The ranking of political influence on Twitter aims to reward excellence within our network of influencers. This ranking is based on the network of think tanks and the political analysts linked to them for whom political influence is the essence of their daily work.
The network develops a series of variables that asses and quantify the relationship between all the participating nodes; we use these variables to create a synthetic indicator that, after being conveniently weighted, helps us to design an index of political influence for the reality we are analyzing.
The index valuates the indegree (how many people are reading you) of each node in the network and its pagerank (how many people are reading you weighted by the importance of those people). It also respects the horizontal and democratic nature of the network itself, so that a high pagerank in a particular node also contributes to increase the relevance of the nodes with which it interacts.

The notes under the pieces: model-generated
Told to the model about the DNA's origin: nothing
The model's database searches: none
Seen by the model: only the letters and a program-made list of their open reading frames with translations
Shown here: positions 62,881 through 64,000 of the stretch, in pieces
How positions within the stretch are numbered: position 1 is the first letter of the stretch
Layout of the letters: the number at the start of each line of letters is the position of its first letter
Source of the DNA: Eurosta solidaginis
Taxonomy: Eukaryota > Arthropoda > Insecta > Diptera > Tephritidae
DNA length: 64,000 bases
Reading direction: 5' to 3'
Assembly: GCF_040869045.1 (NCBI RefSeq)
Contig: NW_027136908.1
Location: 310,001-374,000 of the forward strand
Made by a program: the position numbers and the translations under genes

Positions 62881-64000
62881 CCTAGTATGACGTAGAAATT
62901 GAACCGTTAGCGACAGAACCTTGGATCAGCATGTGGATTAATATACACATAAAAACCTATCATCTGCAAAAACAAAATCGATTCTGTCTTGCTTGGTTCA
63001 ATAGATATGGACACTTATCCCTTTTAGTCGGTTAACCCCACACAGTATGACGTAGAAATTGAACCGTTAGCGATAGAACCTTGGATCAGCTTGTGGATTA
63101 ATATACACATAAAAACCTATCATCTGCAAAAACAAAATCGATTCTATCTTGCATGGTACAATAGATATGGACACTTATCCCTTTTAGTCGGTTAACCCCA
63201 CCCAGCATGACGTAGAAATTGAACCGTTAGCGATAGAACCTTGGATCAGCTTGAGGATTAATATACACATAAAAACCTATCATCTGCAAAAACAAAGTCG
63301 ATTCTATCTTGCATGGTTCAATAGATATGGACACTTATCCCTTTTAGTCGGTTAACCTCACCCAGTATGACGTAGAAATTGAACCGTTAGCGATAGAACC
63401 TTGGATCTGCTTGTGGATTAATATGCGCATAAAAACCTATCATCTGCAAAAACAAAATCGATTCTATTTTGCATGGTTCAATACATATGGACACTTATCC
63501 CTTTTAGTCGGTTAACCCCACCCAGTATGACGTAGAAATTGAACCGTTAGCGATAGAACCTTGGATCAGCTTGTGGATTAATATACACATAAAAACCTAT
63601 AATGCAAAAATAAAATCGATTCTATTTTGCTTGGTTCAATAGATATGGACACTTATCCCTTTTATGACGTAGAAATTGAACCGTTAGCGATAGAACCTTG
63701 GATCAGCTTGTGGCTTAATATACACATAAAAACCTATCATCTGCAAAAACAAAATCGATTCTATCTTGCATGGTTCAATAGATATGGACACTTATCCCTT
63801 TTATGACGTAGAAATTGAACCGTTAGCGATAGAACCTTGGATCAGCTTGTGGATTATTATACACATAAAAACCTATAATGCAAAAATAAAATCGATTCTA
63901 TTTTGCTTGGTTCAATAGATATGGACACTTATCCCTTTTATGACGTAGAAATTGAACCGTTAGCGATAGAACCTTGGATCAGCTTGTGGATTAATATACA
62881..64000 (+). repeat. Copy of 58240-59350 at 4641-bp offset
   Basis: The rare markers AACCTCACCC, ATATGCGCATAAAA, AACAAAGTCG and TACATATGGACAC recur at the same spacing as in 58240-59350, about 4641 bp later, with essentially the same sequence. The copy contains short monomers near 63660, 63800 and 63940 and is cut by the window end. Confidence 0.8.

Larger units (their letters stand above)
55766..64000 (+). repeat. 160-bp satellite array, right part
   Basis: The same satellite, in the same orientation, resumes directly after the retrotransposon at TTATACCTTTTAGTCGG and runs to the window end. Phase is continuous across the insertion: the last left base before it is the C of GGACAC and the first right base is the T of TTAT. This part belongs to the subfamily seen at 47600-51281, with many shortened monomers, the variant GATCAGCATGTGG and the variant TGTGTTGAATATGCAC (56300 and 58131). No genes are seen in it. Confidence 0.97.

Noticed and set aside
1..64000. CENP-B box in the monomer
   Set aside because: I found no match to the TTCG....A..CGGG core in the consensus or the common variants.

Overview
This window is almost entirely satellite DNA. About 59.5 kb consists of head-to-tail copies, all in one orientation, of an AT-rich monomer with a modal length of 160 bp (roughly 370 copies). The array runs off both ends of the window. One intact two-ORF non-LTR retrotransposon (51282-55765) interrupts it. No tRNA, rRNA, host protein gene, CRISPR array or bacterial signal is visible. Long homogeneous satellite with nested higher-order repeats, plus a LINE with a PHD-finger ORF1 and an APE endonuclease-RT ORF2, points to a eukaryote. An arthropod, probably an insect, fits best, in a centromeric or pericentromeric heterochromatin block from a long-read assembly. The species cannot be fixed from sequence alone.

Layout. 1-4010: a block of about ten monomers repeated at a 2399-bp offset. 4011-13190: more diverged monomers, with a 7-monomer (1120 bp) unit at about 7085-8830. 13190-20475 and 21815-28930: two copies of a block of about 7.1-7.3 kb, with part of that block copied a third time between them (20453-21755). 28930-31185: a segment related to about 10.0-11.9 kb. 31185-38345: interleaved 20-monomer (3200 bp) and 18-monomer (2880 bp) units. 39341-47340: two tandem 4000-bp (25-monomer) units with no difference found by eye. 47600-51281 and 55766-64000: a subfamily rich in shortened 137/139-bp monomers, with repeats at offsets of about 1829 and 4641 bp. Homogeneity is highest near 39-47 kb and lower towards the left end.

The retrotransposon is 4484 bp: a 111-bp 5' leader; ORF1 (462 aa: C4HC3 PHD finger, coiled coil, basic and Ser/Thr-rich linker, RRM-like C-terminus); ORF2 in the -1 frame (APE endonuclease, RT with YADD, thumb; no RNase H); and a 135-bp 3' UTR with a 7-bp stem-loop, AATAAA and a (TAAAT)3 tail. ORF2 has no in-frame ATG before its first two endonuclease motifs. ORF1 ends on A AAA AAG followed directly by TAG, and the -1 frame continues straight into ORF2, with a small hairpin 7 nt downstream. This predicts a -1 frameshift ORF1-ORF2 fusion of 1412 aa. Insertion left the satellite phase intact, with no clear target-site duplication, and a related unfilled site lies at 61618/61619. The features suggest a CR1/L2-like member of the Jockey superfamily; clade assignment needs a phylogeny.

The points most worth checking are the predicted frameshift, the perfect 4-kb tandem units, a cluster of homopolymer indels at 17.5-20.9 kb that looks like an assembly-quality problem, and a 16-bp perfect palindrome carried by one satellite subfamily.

The last variable influencing the indicator is centrality (Betweenness centrality, i. e. how many people would have to pass through you to get to any other node using the shortest path) since it helps the nodes to be more present in the network by valuing the effect of betweenness over other factors within the network.
In short, the influencers who lose the most are those who favor listening over being listened to and fail to gain importance in the betweenness of the network. That is, they have spread influence but by doing so they did not manage to increase their overall importance.